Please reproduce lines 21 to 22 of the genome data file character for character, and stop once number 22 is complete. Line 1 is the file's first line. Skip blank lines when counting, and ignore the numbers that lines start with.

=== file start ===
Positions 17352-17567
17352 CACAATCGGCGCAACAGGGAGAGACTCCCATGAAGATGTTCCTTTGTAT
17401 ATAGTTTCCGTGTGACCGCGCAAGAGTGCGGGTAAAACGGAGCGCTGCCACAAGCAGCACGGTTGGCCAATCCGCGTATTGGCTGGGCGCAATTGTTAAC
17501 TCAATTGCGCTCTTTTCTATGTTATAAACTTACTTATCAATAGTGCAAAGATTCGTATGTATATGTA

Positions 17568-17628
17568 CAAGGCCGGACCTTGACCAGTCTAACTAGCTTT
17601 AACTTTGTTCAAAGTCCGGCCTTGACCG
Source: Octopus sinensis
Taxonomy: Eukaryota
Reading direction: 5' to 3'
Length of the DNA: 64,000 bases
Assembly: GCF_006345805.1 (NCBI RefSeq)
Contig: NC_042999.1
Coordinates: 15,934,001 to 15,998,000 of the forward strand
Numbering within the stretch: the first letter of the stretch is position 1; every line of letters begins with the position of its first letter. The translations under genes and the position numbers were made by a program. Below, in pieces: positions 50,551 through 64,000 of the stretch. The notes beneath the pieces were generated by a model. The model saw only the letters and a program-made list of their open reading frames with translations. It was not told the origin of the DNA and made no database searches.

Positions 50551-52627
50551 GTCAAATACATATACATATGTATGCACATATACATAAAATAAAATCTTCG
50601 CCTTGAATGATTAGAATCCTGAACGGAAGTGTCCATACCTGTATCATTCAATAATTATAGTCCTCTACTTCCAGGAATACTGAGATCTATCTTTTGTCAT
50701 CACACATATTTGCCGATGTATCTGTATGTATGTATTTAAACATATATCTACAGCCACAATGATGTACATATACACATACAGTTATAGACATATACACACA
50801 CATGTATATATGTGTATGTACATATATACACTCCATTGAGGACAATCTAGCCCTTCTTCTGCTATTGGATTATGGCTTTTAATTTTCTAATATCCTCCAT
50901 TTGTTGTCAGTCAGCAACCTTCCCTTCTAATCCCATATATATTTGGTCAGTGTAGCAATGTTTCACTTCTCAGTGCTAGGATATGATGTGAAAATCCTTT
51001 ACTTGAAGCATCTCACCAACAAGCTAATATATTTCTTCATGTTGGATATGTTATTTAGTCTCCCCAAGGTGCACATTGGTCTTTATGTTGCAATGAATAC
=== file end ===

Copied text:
50901 TTGTTGTCAGTCAGCAACCTTCCCTTCTAATCCCATATATATTTGGTCAGTGTAGCAATGTTTCACTTCTCAGTGCTAGGATATGATGTGAAAATCCTTT
51001 ACTTGAAGCATCTCACCAACAAGCTAATATATTTCTTCATGTTGGATATGTTATTTAGTCTCCCCAAGGTGCACATTGGTCTTTATGTTGCAATGAATAC